The idea was to give prisoner’s useful work, reduce food costs for the prison system itself, and possible give them training for a career upon release.
Canada has had prison farms since the 1880’s. Up until 2010, Canada had six of them: two in Ontario, and one each in British Columbia, Alberta, Saskatchewan, and New Brunswick.
That year though the Conservative government shut down the programme saying that farming was not a useful rehabilitation method in today’s high-tech society.
The government then closed and sold the prison farmland in the east and west and closed the two farms in Ontario located near the city of Kingston. The decision was highly controversial at the time and groups have been agitating for their restoration since then.
Jeff Peters, a member of the Kingston area group Save Our Prison Farms said, “Closing the prison farms didn’t make sense. The farms provided meaningful work experience and training, as well as rehabilitation and therapy. Prison staff told us that inmates who participated in the prison farm program were less likely than inmates overall to re-offend when they were released, so the program made our communities safer.”
Now the Liberal government has launched a feasibility study on restoring the two Ontario farms near the city of Kingston.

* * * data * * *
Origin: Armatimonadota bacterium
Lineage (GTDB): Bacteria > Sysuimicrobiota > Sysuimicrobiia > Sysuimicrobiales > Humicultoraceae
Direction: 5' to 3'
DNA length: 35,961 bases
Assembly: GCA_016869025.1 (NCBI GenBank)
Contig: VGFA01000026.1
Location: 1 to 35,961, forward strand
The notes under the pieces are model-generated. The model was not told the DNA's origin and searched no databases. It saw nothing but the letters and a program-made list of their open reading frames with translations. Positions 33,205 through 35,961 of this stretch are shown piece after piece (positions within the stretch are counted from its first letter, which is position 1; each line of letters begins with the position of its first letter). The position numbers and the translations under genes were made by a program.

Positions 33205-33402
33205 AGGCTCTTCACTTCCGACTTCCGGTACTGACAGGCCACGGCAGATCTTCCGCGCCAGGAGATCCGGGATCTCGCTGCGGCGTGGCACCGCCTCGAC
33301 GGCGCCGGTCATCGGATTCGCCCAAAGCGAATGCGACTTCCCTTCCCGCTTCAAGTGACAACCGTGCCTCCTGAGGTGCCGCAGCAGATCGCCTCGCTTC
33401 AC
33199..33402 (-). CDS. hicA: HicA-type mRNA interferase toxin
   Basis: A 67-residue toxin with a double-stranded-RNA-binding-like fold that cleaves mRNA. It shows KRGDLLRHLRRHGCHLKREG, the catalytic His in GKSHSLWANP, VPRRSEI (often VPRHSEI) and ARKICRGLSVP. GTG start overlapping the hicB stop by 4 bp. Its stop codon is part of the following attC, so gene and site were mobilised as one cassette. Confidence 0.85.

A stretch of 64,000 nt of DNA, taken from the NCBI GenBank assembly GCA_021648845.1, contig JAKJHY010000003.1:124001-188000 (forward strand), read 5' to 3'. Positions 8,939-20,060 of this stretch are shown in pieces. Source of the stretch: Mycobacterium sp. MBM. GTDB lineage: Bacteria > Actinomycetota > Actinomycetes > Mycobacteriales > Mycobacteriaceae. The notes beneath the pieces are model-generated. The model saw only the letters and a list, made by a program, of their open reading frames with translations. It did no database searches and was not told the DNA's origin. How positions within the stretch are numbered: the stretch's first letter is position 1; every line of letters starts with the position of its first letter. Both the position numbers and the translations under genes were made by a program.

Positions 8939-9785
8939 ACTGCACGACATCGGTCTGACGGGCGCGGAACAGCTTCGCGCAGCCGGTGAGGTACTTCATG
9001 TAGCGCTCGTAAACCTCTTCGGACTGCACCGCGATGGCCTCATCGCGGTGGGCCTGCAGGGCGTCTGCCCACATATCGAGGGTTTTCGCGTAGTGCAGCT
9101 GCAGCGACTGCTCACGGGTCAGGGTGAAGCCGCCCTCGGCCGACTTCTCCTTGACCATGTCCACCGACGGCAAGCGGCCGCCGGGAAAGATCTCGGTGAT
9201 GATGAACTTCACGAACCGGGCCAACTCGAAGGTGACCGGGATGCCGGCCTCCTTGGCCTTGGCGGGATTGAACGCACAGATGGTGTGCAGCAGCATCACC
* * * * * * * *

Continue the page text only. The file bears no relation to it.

Responding to a question in the House of Commons, Minister of Public Safety Ralph Goodale said the government was launching a feasability study and online survey on restoring the two Kingston farms. “This process will allow citizens, business leaders and other stakeholders to share their visions for what the program could look like, and it will allow the government to review the cost and efficacy of reinstatement,” said Goodale
Catherine Latimer, the executive director of the John Howard Society of Canada, a prisoner aid and counselling society, was pleased with the news.
“We think the restoration of the prison farms would be a wonderful idea … I think there are a variety of skills that are derived from the prison experience,” Latimer said, adding, “Learning how to be responsible, how to develop a work ethic, working collaboratively with others.”
The Kingston farms had some 1500 acres of top quality farmland located in and near the city, and locals are concerned that farmland is at risk of development if the prison farms are not restored.
In 2010 one ad-hoc group calling itself Pen Farm Herd Co-op, quickly raised enough money to buy 23 of the penitentiary’s cattle and have been “fostering” the cattle at local farms in the hope that they could eventually sell them back to Corrections Canada to restart operations if and when the farms are restored.
The prison farms near Kingston previously had a large dairy herd of about 300 cattle, and several thousand chickens which provided milk and eggs for some 15 prisons in the province as well as local food banks. Friut and vegetable production and at the Joyceville/ Pittsburgh institution there was also an abattoir that processed animals for about 300 small local farms.
Catherine Latimer hopes the farms are not only restored, but updated and points to prison farms in Britain where co-op programmes have created fully functioning restaurants. Quoted in the CBC she said,” There is a real opportunity for there to be more skills that are marketable coming from the prison experience”.